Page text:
To reopen, Durham needs more coronavirus testing, ramped-up tracking of possible infections, mayor says

In order to reopen, Durham needs two vital things: more coronavirus testing and the ability to keep tracking down people unaware they were exposed to the virus, Mayor Steve Schewel told the 9th Street Journal. 

Both will allow local officials to reduce the spread of the highly infectious virus by isolating people who have coronavirus and alerting others who may have it, reducing the chance they’ll expose others.

“We will be gradually re-opening things that we think will be safe,” Schewel said.

What kind of tests could get the job done here and how people will access them? That’s not yet clear, according to Wendy Jacobs, chair of the Durham County Board of Commissioners.

“People at local, regional, state and national levels are exploring right now,” she said. “We know we need rapid, easily excessive testing for covid and antibodies, coupled with tracking and tracing.”

Schewel anticipates that Durham’s stay-at-home orders will remain more stringent than statewide orders, with rural areas hosting fewer cases likely opening up sooner than more densely populated areas such as Durham.

“In a way, we will be fortunate to have the experience of others to learn from. They will be opening up ahead of us, and we can observe and learn from what they do,” the mayor said.

Durham’s city and county order has generally grown more strict since March 25. On Friday, the city and county updated a joint stay-at-home order to mandate people wear face masks. That starts today in public or private places where they cannot socially distance, including grocery stores and public transit. 

But a staggered reopening has begun here to a degree, Schewel said. Durham had shuttered farmers’ markets except for delivery and curbside pickup, but markets came up with a plan to open safely, through handwashing protocols and social distancing, he said. 

Schewel’s analysis on what’s needed before Durham can lift its stay-at-home orders echoes Gov. Roy Cooper’s outline for reopening North Carolina and its economy, which statewide orders shuttered on March 30.

Cooper last week said the state will analyze data on hospitalizations, new confirmed cases, protective equipment, deaths and hospital capacity to decide when to loosen a statewide coronavirus emergency order. He called for more testing and contact tracing too

New York state is starting random antibody testing of its residents to estimate how many people were likely exposed and, it’s hoped, now have immunity to coronavirus. Durham county and city officials would look at rates of infection here as well as monitoring coronavirus outbreak numbers in other counties since many people who work in Durham commute from other areas, Schewel said.  

Durham County had 416 confirmed cases of COVID-19 as of Sunday and five deaths. That number is up from 349 cases as of Tuesday, and the updated figure includes more than 100 cases at local nursing homes, including 86 at Durham Nursing and Rehabilitation Center.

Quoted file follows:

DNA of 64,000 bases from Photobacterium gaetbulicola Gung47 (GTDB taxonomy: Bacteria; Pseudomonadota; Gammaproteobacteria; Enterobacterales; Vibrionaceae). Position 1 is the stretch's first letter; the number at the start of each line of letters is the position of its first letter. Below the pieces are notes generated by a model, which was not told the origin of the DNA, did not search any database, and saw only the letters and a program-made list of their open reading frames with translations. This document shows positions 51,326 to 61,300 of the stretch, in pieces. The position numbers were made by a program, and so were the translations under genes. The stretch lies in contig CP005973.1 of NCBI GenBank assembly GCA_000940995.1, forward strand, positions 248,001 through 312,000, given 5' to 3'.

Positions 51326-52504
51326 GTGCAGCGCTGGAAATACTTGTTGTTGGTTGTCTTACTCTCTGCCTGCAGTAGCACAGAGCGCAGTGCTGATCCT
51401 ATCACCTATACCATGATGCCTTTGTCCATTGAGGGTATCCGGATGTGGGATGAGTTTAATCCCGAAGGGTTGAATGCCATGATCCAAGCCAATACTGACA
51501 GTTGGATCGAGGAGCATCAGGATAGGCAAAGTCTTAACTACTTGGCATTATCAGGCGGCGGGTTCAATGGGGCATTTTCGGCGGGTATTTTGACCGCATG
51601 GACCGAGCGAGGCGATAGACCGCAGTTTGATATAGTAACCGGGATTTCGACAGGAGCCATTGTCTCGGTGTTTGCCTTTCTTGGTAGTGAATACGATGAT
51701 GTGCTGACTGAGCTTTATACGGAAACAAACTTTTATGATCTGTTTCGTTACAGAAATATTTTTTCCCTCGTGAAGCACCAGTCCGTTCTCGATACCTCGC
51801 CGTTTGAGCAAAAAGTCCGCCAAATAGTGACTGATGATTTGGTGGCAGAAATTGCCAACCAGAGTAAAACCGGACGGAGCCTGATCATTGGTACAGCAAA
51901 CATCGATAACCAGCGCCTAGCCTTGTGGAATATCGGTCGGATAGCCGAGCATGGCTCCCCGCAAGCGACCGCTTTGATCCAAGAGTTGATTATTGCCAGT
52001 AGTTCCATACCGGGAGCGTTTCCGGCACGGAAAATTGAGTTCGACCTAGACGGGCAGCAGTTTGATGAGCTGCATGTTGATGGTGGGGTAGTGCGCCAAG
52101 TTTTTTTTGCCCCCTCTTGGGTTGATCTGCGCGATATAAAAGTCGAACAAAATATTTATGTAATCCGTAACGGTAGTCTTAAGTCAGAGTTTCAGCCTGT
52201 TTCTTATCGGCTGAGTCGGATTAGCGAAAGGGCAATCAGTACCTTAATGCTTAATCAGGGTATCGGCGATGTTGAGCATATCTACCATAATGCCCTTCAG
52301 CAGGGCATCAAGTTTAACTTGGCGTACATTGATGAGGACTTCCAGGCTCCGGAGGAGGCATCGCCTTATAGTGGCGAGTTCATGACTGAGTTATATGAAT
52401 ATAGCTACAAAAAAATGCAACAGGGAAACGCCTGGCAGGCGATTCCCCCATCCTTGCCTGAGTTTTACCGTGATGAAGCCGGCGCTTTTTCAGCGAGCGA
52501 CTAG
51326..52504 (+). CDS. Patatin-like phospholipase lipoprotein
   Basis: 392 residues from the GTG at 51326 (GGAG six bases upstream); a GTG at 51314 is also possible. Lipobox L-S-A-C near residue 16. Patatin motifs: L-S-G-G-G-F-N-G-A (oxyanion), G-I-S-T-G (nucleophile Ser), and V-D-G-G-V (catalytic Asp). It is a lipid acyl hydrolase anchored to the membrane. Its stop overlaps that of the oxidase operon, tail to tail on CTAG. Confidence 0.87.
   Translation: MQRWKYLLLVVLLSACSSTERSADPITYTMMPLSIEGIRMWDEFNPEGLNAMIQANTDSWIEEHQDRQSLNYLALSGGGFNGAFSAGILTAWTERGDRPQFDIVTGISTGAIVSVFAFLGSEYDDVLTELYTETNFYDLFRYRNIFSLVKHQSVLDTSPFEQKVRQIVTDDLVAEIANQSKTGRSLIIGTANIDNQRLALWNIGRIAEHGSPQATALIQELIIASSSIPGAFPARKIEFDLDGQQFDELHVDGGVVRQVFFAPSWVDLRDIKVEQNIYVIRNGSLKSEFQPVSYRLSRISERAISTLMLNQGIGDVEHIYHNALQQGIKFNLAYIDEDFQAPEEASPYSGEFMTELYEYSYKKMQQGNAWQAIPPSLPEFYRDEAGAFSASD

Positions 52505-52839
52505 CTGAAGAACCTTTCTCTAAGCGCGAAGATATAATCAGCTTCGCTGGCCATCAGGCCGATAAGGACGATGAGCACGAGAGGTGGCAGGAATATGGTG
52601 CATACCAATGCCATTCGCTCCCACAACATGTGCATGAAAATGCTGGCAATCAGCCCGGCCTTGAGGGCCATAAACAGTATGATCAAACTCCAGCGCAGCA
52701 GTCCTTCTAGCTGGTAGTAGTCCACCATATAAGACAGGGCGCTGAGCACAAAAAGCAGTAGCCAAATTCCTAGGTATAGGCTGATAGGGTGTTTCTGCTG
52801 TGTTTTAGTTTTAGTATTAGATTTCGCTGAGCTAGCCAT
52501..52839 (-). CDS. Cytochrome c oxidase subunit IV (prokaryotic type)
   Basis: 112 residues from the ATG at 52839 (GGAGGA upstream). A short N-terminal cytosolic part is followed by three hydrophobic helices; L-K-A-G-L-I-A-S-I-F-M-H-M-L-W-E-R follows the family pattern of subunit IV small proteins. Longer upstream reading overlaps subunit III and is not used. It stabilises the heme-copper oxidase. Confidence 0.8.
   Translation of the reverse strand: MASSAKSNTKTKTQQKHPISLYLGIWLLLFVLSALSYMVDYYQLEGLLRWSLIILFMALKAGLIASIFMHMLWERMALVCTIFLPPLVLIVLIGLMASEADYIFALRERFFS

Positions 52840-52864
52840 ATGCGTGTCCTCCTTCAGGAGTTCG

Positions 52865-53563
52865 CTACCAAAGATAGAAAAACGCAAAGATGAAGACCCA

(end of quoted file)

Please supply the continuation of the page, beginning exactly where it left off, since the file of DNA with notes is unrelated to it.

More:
Schewel thinks the Durham County Department of Public Health is doing well in its contact tracing but said he is concerned that it may not have the capacity as more infections are detected. As is the case across the nation, Durham will need more tracing volunteers, Schewel said. 

The local health department has done contract tracing on every single positive case detected in the county so far, Jacobs said. That entails identifying all of those who may have been exposed to someone with coronavirus and urging them to stay-at-home. This has helped reduce large clusters of the virus, she said. 

Jacobs noted that Durham has a low rate of community spread of the virus at just 20% of detected cases. The other 80% were travel-related or due to known contact with someone with the virus, she said. 

The true scale of coronavirus is unknown across the country due to limited testing. But organizations are working to increase testing capacity in North Carolina.

Cooper on Wednesday announced a partnership with Duke University, East Carolina University and the University of North Carolina on testing and tracing to better capture the virus’ spread. Duke is expected to help Durham County with contract tracing too, Jacobs said.

The North Carolina Department of Health and Human Services had its first Testing Surge Workgroup meeting Friday, which Cooper said would formulate a plan to increase testing. Michael Datto, Medical Director for Duke University Health System Clinical Laboratories, is included in the group, along with DHHS officials and other medical experts. 

At top: Two women look over information posted outside Durham County Department of Public Health, whose hours and services not related to coronavirus have been reduced during the outbreak. Photo by Corey Pilson

Bill Bishop’s former girlfriend asks for his homicide case to be reopened

Two months after prosecutors dropped charges in the death of Durham real estate developer Bill Bishop, his former girlfriend is asking authorities to give the case another look. 

Julie Seel says the Durham District Attorney’s Office was wrong to drop murder charges against Bill’s teenage son Alexander and has written a letter to a host of government officials, including Gov. Roy Cooper and Attorney General Josh Stein, calling for a new homicide investigation.